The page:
U.S. private hiring rebounds solidly in January

FILE PHOTO: Job seekers line up at a job fair of an oil services giant Halliburton at the MCM Grande Fundome hotel in Odessa, Texas, U.S., July 19, 2018. Picture taken on July 19, 2018. REUTERS/Liz Hampton

By Lucia Mutikani

WASHINGTON (Reuters) – U.S. private payrolls rebounded more than expected in January, suggesting the labor market recovery was back on track after the economy shed jobs in December as soaring COVID-19 infections hurt operations in the leisure and hospitality industry.

The ADP National Employment Report on Wednesday showed broad gains in hiring last month, though the pace was half of the monthly average job growth in the last six months of 2020. The stronger-than-expected rise in hiring was likely driven by the nearly $900 billion in additional pandemic relief provided by the government in late December.

“Recovery in payrolls is ongoing, albeit at a slow pace,” said Rubeela Farooqi, chief U.S. economist at High Frequency Economics in White Plains, New York. “However, contact-facing businesses continue to face downside risks from virus-related restrictions.”

Private payrolls increased by 174,000 jobs last month after dropping by 78,000 in December. Economists polled by Reuters had forecast private payrolls would rebound by 49,000 in January.

The ADP report is jointly developed with Moody’s Analytics.

Goods producers added 19,000 jobs in January, with employment in the construction industry rising 18,000. Manufacturing payrolls gained only 1,000. Hiring in the services sector rebounded by 156,000 jobs after falling 73,000 in December. The leisure and hospitality industry added 35,000 jobs after shedding 79,000 positions in December.

January was the worst month of the coronavirus pandemic since it started in the United States, according to data from Johns Hopkins University, forcing consumers to hunker down.

The bounce back in hiring last month as authorities started to ease restrictions on businesses has offered hope of faster job growth in the months ahead as the boost from recent stimulus package fully kicks in and the vaccines rollout speeds up.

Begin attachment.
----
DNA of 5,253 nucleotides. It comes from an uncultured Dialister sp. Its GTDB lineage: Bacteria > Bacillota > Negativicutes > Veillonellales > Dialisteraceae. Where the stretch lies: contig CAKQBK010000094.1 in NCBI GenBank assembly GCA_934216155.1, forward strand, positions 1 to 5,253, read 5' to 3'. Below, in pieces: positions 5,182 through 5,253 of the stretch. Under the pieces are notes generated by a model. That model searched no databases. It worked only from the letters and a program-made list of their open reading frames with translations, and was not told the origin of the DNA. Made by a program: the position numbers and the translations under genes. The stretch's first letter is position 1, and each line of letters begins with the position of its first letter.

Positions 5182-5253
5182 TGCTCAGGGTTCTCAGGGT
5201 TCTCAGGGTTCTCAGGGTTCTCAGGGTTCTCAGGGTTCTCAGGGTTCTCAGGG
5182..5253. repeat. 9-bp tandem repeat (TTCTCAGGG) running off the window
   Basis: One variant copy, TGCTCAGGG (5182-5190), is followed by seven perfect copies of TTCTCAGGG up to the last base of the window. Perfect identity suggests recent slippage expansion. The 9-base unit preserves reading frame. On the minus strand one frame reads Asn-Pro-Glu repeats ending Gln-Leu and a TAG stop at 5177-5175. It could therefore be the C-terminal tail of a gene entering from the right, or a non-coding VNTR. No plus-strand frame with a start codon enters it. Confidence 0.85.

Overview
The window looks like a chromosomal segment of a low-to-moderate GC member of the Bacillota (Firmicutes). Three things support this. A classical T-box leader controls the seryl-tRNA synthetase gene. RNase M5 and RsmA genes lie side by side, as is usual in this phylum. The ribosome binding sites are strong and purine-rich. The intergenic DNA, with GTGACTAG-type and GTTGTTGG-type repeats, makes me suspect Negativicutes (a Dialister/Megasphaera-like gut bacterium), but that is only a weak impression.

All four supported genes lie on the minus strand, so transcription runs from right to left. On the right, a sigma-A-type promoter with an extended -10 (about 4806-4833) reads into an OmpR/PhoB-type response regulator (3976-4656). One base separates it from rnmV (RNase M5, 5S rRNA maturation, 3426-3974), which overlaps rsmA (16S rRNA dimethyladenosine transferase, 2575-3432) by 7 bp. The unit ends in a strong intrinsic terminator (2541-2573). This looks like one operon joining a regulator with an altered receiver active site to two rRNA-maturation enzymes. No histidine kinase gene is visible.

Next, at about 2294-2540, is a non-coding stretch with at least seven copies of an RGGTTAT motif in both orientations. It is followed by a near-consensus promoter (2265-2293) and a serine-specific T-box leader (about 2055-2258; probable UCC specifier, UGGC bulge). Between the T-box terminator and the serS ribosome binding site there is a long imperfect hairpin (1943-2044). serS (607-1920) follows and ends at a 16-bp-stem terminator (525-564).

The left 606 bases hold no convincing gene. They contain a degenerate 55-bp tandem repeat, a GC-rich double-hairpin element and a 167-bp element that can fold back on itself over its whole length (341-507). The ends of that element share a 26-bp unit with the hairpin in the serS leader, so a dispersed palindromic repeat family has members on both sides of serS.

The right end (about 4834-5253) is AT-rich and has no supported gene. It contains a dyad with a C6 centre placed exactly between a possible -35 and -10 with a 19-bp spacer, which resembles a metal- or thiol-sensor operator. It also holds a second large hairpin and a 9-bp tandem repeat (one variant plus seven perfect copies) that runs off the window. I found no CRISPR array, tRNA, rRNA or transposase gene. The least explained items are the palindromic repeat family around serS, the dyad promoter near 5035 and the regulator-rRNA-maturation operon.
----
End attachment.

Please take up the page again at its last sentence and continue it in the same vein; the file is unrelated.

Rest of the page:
“The rebounds suggest that demand rebounded quickly once the latest coronavirus wave passed its peak,” said Paul Ashworth, chief U.S. economist at Capital Economics in Toronto.

U.S. stocks opened higher after strong quarterly results from Alphabet and Amazon, and hopes of more stimulus. The dollar was steady against a basket of currencies. U.S. Treasury prices were lower.


President Joe Biden has unveiled a recovery plan worth $1.9 trillion, though resistance from some lawmakers worried about the ballooning national debt could see the package trimmed. The Biden administration has pledged to speed up and simplify the distribution of vaccines.

Moody’s Analytics chief economist Mark Zandi said vaccines and fiscal stimulus could help to spur faster job growth.

The ADP report was published ahead of the government’s closely watched, and comprehensive, monthly employment report on Friday. Despite the solid ADP number, economists did not change their estimates for January nonfarm payrolls, noting its spotty record predicting the private payrolls count in the government’s employment report.

“We don’t think that the ADP report gives a very reliable signal about the Labor Department data,” said Daniel Silver, an economist at JPMorgan in New York.

According to a Reuters poll of economists payrolls likely increased by 50,000 jobs in January after declining by 140,000 in December, the first drop in employment in eight months.

Expectations for a rebound in hiring were bolstered by a report on Monday from the Institute for Supply Management showing that manufacturers hired more workers in January, though a flare-up in COVID-19 infections caused labor shortages at factories and their suppliers.

But the Conference Board’s survey last week showed consumers’ perceptions of labor market conditions deteriorated further in January.

The economy has recouped 12.5 million of the 22.2 million jobs lost in March and April. The Congressional Budget Office estimated on Monday that employment would not return to its pre-pandemic level before 2024.

(Reporting By Lucia Mutikani; Editing by Chizu Nomiyama)

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